Md. Sazzad Hussain, Hamed Monkaresi, Rafael A. Calvo
Learners experience a variety of emotions during learning sessions with Intelligent Tutoring Systems (ITS). The research community is building systems that are aware of these experiences, generally represented as a category or as a point in a low-dimensional space. State-of-the-art systems detect these affective states from multimodal data, in naturalistic scenarios. This paper provides evidence of how the choice of representation affects the quality of the detection system. We present a user-independent model for detecting learners’ affective states from video and physiological signals using both the categorical and dimensional representations. Machine learning techniques are used for selecting the best subset of features and classifying the various degrees of emotions for both representations. We provide evidence that dimensional representation, particularly using valence, produces higher accuracy.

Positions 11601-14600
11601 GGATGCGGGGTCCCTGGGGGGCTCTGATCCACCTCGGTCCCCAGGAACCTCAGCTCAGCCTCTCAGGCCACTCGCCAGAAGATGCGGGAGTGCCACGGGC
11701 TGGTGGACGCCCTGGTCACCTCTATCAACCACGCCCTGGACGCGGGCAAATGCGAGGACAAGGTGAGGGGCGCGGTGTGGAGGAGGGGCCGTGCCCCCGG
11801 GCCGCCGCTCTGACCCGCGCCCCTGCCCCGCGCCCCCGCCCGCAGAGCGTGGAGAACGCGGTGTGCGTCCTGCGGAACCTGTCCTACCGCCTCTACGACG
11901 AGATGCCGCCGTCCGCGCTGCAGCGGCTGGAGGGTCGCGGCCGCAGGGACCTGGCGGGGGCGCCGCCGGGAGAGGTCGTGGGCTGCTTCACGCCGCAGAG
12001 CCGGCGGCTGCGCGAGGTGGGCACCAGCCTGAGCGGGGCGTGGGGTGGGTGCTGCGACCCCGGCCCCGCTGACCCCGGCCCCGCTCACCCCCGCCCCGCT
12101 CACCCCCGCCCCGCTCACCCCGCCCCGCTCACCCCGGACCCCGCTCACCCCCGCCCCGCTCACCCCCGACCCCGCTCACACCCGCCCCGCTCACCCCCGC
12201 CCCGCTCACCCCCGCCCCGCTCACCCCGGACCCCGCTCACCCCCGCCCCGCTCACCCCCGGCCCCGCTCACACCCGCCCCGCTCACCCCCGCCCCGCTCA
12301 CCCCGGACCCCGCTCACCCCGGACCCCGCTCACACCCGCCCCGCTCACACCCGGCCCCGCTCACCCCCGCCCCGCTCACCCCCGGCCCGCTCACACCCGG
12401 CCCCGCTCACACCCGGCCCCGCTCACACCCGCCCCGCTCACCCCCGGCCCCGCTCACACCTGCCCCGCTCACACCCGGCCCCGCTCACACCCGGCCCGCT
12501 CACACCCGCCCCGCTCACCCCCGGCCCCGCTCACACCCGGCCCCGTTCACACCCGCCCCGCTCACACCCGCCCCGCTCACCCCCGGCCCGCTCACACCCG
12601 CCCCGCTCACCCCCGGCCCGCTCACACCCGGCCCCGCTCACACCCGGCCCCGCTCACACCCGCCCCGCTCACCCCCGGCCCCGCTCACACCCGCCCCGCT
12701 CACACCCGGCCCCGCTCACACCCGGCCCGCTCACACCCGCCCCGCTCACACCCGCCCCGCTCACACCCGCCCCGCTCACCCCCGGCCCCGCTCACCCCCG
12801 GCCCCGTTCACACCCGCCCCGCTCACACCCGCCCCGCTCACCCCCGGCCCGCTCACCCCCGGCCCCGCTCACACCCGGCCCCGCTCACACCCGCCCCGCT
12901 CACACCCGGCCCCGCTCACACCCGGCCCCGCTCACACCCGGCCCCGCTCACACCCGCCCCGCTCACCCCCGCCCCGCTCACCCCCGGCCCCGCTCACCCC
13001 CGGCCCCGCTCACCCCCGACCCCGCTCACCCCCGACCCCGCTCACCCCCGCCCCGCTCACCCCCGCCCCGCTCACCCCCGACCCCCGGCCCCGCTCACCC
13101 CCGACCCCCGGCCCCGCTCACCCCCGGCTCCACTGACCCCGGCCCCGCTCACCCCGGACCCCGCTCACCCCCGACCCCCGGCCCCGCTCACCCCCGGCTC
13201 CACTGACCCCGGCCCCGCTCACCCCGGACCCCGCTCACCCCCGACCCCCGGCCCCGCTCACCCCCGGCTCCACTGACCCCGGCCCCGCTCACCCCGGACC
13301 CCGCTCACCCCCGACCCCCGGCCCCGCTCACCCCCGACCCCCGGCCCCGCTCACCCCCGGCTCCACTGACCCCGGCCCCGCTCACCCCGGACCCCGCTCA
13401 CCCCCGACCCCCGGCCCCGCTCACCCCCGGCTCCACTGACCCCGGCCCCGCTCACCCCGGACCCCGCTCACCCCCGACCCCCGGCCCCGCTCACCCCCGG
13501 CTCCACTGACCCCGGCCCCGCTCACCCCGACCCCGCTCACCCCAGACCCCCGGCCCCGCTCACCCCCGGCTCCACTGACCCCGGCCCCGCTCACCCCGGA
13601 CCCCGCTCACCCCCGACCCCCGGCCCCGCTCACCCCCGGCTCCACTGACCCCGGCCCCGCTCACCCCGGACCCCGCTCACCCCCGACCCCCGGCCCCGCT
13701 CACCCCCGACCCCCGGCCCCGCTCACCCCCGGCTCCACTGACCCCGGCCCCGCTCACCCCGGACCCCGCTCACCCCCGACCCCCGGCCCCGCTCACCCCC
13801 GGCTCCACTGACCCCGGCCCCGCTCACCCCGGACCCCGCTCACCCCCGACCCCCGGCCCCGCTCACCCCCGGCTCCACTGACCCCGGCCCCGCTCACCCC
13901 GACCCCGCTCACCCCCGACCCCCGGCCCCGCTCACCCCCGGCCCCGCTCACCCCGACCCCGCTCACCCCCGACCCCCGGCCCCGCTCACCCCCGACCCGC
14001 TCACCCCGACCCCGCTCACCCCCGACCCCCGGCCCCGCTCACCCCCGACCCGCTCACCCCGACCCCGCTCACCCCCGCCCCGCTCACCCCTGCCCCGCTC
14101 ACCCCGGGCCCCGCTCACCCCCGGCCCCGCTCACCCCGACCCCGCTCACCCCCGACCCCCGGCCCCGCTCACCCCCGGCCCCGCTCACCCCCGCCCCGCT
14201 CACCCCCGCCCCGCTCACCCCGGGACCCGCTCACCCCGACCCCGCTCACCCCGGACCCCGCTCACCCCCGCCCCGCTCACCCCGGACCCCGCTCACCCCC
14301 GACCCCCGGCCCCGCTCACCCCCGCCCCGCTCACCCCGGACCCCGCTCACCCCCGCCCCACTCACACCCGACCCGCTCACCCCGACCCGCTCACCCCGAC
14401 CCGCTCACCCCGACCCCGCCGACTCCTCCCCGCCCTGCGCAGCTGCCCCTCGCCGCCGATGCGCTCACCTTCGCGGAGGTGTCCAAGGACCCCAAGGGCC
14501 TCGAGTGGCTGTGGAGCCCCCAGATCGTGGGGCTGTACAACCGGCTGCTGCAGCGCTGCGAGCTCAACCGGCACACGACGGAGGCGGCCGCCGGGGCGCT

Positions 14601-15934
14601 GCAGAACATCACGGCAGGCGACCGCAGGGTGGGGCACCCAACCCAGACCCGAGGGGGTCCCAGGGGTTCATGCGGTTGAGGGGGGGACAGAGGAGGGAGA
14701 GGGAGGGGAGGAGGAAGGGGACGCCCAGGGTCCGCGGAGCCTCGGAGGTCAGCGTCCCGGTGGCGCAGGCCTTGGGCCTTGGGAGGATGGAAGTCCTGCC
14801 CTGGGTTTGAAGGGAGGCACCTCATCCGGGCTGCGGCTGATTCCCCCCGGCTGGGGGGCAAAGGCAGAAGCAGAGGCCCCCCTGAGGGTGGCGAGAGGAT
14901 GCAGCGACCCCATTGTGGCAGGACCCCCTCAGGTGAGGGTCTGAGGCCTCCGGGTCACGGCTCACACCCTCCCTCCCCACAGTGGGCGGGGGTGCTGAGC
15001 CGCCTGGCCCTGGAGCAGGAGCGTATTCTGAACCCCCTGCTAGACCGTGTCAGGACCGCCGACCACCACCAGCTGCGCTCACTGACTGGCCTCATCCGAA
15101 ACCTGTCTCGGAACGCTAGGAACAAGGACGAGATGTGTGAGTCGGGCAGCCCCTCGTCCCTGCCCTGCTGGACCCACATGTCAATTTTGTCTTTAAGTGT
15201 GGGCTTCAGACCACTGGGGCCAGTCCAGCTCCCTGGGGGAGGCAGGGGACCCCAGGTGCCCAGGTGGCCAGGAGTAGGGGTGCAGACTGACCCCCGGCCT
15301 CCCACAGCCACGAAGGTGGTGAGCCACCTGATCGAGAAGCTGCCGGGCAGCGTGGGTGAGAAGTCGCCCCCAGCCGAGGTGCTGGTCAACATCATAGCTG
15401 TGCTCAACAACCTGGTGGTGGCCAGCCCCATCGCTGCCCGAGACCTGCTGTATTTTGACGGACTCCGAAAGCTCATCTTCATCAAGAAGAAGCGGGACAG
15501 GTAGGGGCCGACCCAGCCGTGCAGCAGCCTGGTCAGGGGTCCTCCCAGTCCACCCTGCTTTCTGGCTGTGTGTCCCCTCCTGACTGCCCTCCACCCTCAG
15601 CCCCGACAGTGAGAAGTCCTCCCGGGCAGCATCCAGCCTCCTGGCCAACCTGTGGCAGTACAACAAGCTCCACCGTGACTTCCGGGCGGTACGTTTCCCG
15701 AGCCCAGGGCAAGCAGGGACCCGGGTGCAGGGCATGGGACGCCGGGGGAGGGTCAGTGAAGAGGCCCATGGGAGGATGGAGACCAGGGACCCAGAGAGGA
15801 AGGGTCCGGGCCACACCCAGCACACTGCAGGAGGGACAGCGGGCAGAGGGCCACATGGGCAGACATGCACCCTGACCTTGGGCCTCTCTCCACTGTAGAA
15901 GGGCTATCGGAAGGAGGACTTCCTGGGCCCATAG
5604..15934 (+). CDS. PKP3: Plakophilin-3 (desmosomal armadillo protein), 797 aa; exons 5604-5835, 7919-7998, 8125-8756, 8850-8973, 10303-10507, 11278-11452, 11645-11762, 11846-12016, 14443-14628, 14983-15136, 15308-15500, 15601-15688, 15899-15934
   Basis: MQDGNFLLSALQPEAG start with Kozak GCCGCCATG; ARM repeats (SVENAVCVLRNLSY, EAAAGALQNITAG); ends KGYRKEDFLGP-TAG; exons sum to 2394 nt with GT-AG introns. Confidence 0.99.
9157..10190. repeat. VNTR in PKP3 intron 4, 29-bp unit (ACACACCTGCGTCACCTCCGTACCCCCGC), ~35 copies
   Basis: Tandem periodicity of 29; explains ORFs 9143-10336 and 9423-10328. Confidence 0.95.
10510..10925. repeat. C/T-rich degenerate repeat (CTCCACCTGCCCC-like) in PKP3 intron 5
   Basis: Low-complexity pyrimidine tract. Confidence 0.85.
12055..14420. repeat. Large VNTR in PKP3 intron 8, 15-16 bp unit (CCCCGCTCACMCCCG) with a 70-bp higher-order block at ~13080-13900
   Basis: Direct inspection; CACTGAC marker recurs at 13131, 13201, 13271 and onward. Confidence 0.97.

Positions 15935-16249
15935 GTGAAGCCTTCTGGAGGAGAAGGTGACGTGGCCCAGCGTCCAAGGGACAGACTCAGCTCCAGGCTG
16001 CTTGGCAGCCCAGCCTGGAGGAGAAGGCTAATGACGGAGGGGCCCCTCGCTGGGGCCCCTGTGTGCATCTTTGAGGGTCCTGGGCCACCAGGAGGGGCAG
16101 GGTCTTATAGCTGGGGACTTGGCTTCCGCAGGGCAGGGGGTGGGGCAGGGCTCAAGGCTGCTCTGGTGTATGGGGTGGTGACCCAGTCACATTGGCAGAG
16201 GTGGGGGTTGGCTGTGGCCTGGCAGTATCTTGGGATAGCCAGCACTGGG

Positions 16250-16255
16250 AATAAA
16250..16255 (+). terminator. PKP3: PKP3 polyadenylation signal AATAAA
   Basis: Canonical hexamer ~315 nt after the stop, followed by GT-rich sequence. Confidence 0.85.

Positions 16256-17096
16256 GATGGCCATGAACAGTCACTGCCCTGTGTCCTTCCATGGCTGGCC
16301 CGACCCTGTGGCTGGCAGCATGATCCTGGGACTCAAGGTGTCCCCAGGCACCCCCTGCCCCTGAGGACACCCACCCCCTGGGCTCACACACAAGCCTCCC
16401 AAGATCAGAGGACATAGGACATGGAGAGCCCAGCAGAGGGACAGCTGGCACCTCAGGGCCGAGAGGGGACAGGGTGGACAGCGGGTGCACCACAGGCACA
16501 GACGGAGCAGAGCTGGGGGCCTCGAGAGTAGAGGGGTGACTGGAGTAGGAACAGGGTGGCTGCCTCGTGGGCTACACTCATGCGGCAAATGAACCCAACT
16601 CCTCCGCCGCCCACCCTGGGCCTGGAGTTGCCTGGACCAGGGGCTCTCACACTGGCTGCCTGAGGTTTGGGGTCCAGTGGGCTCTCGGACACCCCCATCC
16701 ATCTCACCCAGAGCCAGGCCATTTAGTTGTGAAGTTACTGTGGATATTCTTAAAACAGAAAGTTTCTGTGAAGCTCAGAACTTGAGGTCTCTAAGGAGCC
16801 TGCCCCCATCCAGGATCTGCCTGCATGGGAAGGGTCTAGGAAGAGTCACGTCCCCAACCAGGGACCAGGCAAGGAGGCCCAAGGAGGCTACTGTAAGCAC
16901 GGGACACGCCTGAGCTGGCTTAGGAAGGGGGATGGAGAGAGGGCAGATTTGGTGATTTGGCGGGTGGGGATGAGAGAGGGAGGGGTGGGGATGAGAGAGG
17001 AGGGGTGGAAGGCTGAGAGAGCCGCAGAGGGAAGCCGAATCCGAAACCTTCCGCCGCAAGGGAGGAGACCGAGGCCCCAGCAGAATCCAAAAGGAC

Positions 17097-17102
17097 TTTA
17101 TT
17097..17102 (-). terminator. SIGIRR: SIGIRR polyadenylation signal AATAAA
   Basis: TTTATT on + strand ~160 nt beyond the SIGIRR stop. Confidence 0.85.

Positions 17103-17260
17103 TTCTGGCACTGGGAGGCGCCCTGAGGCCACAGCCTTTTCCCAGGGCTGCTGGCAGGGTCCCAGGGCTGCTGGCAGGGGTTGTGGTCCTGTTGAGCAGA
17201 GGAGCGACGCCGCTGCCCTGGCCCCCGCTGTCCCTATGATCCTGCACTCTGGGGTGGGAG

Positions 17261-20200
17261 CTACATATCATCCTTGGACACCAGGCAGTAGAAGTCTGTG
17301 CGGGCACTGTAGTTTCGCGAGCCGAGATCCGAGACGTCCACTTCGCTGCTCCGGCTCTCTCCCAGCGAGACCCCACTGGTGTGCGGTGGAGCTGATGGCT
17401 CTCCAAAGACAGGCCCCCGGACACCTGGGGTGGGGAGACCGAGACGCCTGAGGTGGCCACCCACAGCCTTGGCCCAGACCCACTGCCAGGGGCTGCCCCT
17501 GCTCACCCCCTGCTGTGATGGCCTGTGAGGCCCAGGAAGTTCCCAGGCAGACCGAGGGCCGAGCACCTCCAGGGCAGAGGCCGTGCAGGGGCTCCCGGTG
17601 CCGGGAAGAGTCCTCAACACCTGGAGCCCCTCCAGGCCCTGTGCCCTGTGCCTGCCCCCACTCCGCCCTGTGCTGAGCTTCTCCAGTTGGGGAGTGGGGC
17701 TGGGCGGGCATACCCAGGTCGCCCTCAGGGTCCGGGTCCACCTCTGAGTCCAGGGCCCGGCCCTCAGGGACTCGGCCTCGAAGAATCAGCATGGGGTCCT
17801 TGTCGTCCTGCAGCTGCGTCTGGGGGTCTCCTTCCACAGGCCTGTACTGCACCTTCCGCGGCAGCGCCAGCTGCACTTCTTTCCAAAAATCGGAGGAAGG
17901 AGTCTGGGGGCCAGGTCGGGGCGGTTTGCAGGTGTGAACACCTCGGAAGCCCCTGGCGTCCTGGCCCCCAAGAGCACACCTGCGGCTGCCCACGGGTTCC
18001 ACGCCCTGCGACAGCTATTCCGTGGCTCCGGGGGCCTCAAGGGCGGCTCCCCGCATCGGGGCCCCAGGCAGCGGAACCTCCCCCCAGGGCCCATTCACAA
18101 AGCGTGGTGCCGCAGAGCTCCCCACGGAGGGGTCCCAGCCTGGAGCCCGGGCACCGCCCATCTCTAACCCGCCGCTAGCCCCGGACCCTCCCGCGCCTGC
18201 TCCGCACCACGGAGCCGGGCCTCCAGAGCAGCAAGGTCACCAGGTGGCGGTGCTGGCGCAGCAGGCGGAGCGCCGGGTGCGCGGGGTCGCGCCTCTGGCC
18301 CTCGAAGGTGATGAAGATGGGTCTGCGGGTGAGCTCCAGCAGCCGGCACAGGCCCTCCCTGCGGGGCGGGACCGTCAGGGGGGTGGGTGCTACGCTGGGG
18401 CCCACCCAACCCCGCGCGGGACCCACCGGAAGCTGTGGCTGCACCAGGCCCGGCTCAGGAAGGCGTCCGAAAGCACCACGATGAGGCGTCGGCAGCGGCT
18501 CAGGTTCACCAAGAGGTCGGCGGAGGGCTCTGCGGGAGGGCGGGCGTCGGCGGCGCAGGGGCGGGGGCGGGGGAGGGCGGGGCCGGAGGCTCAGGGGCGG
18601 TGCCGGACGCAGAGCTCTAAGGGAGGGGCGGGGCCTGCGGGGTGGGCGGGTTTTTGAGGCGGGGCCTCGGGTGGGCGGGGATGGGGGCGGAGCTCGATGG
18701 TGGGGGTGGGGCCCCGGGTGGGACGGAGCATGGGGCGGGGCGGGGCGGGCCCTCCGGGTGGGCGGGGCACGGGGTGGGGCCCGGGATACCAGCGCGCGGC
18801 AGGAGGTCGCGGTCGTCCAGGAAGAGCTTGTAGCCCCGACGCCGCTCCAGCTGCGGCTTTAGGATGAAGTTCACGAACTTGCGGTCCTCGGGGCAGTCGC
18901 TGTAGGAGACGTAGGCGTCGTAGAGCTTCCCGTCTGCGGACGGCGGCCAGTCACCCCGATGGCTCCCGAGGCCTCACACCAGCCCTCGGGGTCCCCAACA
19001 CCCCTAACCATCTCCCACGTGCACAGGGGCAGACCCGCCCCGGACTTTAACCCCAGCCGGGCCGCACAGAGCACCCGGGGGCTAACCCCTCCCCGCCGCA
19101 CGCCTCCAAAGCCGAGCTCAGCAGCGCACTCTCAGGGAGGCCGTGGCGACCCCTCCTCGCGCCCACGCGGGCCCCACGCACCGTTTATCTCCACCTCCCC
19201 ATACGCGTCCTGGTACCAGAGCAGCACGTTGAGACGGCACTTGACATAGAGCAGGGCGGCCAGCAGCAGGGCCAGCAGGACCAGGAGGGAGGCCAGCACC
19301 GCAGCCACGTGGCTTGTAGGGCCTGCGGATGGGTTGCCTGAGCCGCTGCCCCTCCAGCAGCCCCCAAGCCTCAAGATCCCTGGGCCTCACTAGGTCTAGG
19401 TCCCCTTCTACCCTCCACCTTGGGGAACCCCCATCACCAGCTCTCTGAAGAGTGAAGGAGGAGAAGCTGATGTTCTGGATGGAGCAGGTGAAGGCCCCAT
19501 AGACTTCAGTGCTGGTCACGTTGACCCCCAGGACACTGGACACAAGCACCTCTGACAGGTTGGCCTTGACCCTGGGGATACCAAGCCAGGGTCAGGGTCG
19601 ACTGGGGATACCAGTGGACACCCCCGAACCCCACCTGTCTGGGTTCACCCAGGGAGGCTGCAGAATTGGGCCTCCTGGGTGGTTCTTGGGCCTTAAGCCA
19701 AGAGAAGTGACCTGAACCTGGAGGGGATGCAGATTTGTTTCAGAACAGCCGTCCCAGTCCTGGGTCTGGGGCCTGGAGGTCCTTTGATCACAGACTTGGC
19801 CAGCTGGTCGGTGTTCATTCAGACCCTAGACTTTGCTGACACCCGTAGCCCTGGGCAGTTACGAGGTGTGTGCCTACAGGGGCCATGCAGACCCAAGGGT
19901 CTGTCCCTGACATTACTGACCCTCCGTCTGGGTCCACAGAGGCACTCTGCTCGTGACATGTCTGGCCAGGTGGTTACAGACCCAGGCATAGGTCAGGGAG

The final publication is available at Springer via https://doi.org/10.1007/978-3-642-30950-2_11.